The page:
Velvet owner accused of sourcing pulp from protected forest region
The owner of well-known UK-based toilet paper brands Velvet and Cushelle is facing accusations of sourcing pulp from protected areas of the Great Northern Forest in Sweden.
Greenpeace claims that global hygiene and health firm Essity is being supplied with wood pulp from logging companies that are clearcutting some of the region’s last remaining old growth trees.
Stretching from Alaska and Canada through to European Russia and Siberia, the Great Northern Forest is the world’s largest carbon storage and contains habitats of vulnerable species such as grey wolf, wolverine and lynx, yet only 3% of it is protected.
Logging and replanting with non-native lodgepole pine is threatening biodiversity in the north of Sweden as well as the livelihoods of the indigenous Sami communities, campaigners insist.
“Forest habitats are complex ecosystems and swapping old growth trees for new ones just isn’t good enough,” Greenpeace UK forests campaigner Jamie Wooley said. “If Essity really cared, it would leave the Great Northern Forest to flourish, rather than allowing it to be flushed down the toilet.”
‘Got to stop’
Greenpeace has derided Velvet’s “three tree promise” that promises to replace three trees for each one it uses.
“Velvet’s clever marketing and ‘three tree promise’ suggests the company cares about the environment and sustainability,” Wooley said. “But its owner, Essity, is sourcing pulp from the last remaining old growth Swedish forests, home to locally endangered species including wolves and lynx. It’s got to stop.”
Essity, which delivers toilet paper to an estimated five million UK customers through its Velvet brand, insists that all fresh wood fibre in its products are PETC or FSC certified, or fulfil the latter’s standard for controlled wood.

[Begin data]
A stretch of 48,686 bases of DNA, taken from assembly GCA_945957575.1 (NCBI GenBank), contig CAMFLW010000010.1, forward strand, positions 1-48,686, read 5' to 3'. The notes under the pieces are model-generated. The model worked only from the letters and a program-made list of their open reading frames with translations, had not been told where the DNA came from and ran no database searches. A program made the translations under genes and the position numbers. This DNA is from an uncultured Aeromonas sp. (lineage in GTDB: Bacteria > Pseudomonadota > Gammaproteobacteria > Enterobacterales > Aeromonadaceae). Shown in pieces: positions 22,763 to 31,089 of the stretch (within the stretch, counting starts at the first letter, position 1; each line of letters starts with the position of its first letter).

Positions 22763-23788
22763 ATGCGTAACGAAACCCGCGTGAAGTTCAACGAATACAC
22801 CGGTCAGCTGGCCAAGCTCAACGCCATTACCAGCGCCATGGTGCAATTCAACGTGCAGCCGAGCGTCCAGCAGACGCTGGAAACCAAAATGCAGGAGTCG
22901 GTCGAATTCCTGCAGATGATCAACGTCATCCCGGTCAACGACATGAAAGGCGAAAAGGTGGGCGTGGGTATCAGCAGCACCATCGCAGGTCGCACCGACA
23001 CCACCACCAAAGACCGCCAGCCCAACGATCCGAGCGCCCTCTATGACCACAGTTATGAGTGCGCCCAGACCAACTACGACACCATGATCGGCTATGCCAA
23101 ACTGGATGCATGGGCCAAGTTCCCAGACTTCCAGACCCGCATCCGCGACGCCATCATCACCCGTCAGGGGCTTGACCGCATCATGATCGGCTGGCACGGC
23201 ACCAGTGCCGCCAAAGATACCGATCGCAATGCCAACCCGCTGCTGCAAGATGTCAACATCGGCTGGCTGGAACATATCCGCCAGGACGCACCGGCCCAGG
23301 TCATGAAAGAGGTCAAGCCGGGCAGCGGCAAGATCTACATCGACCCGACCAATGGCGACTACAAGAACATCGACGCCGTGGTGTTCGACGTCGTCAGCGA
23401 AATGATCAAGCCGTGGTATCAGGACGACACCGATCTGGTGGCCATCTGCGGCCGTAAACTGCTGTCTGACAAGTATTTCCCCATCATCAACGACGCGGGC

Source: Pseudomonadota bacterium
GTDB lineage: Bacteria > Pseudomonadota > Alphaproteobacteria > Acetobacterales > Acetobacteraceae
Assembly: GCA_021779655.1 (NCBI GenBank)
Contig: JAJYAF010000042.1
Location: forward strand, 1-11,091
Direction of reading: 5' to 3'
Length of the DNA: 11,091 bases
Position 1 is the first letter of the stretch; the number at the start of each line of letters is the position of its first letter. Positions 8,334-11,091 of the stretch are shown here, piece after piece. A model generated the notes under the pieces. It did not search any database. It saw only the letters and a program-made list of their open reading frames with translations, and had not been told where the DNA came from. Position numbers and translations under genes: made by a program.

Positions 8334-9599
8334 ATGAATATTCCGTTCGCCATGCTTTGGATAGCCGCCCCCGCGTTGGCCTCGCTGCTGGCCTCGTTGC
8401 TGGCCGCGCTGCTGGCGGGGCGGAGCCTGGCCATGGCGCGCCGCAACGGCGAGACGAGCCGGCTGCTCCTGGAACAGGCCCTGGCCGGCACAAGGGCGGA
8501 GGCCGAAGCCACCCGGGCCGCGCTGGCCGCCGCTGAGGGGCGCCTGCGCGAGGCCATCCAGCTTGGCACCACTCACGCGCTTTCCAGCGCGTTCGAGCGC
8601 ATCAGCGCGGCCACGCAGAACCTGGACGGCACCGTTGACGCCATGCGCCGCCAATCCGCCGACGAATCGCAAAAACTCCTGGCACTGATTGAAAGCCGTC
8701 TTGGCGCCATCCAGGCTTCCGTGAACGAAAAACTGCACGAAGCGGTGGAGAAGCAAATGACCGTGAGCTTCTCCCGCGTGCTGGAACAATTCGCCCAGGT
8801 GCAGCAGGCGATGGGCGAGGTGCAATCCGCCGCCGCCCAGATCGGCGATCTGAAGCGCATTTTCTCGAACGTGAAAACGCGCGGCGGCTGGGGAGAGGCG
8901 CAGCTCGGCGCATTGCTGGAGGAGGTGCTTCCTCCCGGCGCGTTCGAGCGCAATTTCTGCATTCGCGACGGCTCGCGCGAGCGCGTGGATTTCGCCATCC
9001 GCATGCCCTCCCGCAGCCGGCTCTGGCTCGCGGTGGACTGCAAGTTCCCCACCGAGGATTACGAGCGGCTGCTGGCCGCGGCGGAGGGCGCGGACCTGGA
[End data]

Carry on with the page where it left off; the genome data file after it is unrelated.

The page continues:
An Essity statement read: “Essity requires pulp suppliers to guarantee that they have robust systems and documented procedures in place to ensure traceability and compliance throughout the supply chain.
“Discussions are currently ongoing in the FSC organization to determine how Intact Forest Landscapes are to be included in the certification work. We fully support this work and look forward to the presentation of clear guidelines from the world’s most respected forest certification organization, the FSC.”
See the wood for the trees
Pulp and paper is made out of wood fibres originating from natural forests or pulpwood plantations. Unsustainable logging by some businesses in the pulp and paper industry has degraded forests, accelerated climate change and lead to wildlife loss.
One of the biggest pulp, paper and packaging firms has taken strides to cease all natural forest clearances within its suppliers and operations and promote best practice working standards for peatland management in Indonesia. Earlier this year, Asia Pulp & Paper (APP) outlined progress which has seen the business evolve from a villain in the eyes of green groups to a leading voice for the pulp and paper industry on deforestation.